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Unraveling the origin of chirality from plasmonic nanoparticle-protein complexes

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Science  27 Sep 2019:
Vol. 365, Issue 6460, pp. 1475-1478
DOI: 10.1126/science.aax5415

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Probing protein-nanorod aggregates

The interaction of proteins with nanoparticles can enhance circular dichroism signals and provide a route for sensitive biodetection. However, ensemble measurements are insufficient for resolving the origin of plasmon-coupled circular dichroism (PCCD). Zhang et al. used single-particle circular differential scattering spectroscopy along with correlated tomographic reconstruction and electromagnetic simulations to study individual aggregates of bovine serum albumin and gold nanorods (see the Perspective by Kim and Kotov). Aggregates contribute to PCCD activity through formation of plasmonic hotspots, but single nanoparticles do not contribute. The protein does not function simply as a chiral chromophore but enables assembly of the chiral nanorod-protein complexes.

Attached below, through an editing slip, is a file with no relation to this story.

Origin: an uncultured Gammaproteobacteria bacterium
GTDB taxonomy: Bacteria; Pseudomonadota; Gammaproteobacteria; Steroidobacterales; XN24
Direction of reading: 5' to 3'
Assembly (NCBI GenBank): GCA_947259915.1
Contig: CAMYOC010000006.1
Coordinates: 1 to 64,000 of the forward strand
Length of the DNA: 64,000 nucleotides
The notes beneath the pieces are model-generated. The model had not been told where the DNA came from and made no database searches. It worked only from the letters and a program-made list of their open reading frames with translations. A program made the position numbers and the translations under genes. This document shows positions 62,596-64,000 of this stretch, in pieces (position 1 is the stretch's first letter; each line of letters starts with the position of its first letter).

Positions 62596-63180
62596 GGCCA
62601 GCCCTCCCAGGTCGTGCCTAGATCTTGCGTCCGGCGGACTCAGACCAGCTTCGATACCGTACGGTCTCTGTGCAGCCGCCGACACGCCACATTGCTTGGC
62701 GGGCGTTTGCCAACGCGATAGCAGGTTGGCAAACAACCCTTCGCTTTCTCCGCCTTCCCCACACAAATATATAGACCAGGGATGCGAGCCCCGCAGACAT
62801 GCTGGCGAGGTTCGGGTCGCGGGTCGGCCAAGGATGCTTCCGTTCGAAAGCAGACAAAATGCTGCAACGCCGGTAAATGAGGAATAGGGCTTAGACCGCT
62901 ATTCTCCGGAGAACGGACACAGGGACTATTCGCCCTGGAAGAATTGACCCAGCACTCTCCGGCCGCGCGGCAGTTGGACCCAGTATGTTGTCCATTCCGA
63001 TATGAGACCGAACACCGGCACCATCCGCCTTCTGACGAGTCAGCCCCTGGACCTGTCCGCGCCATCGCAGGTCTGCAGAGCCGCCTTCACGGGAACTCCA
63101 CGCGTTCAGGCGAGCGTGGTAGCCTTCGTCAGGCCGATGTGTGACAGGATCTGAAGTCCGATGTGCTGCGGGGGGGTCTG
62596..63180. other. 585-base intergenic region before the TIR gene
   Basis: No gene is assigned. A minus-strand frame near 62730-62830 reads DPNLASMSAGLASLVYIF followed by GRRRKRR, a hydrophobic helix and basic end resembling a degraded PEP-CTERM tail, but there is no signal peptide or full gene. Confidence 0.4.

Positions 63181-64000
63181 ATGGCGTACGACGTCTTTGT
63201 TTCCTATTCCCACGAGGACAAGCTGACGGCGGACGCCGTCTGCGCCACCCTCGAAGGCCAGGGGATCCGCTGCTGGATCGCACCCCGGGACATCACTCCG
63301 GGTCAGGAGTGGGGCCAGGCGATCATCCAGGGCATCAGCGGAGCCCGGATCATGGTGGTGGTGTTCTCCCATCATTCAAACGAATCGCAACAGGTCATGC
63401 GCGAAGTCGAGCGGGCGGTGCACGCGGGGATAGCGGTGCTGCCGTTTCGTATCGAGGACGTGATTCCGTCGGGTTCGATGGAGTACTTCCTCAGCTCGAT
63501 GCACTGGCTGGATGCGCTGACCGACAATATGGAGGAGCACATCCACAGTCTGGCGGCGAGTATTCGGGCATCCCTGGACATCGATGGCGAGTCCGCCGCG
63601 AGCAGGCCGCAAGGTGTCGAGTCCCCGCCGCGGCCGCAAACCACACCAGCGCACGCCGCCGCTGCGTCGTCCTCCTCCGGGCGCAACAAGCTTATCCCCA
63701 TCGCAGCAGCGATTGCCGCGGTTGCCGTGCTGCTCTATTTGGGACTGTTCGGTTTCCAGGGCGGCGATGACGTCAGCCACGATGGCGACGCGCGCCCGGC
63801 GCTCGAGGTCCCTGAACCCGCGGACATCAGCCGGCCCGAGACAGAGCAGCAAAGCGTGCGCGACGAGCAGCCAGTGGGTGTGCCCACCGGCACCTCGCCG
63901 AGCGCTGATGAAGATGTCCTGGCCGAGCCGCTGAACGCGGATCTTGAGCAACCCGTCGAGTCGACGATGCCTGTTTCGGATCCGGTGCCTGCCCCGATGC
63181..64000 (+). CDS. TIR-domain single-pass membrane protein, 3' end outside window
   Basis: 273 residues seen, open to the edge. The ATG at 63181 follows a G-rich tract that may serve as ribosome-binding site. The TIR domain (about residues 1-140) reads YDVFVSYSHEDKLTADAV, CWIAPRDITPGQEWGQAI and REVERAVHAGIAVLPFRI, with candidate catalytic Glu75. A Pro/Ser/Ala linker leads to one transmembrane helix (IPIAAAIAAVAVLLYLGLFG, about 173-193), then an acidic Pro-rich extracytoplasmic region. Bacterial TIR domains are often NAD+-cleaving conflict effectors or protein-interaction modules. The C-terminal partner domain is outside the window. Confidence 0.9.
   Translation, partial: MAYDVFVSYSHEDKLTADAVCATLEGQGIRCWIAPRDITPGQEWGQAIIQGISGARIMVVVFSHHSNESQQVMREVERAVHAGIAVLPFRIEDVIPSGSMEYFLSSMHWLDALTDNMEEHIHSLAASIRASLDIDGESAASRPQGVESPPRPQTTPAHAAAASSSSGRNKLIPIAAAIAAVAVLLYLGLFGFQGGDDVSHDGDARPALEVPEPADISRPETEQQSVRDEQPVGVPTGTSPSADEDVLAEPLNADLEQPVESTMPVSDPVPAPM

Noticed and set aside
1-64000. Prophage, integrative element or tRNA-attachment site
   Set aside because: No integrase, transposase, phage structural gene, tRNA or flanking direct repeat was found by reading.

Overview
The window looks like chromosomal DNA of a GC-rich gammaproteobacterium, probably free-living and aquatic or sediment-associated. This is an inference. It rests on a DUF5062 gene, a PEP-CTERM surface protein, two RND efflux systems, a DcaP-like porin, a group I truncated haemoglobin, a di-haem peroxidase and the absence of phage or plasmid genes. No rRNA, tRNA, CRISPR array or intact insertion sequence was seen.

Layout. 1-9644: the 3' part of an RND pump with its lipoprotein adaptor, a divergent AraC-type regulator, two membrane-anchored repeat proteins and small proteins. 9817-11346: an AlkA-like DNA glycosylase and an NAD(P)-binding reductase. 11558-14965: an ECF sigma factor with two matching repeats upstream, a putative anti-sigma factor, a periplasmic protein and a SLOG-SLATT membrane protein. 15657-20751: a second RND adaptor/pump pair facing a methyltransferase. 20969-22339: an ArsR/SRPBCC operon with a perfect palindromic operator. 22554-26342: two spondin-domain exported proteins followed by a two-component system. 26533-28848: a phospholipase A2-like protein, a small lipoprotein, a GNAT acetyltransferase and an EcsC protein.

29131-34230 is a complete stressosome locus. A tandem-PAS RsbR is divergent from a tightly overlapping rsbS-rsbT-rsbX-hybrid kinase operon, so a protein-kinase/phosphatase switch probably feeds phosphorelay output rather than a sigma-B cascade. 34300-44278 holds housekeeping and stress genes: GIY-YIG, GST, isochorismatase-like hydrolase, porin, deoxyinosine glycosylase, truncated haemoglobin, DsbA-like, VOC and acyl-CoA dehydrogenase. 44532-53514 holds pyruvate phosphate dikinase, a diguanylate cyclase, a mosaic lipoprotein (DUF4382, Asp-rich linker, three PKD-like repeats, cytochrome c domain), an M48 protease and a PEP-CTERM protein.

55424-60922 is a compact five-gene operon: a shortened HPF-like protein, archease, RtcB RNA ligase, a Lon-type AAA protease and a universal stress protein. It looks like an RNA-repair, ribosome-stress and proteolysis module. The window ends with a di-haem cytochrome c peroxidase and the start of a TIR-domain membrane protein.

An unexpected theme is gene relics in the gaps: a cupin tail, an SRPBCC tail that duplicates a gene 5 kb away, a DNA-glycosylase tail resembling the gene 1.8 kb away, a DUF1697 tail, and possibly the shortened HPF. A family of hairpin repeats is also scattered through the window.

Science, this issue p. 1475; see also p. 1378

Abstract

Plasmon-coupled circular dichroism has emerged as a promising approach for ultrasensitive detection of biomolecular conformations through coupling between molecular chirality and surface plasmons. Chiral nanoparticle assemblies without chiral molecules present also have large optical activities. We apply single-particle circular differential scattering spectroscopy coupled with electron imaging and simulations to identify both structural chirality of plasmonic aggregates and plasmon-coupled circular dichroism induced by chiral proteins. We establish that both chiral aggregates and just a few proteins in interparticle gaps of achiral assemblies are responsible for the ensemble signal, but single nanoparticles do not contribute. We furthermore find that the protein plays two roles: It transfers chirality to both chiral and achiral plasmonic substrates, and it is also responsible for the chiral three-dimensional assembly of nanorods. Understanding these underlying factors paves the way toward sensing the chirality of single biomolecules.

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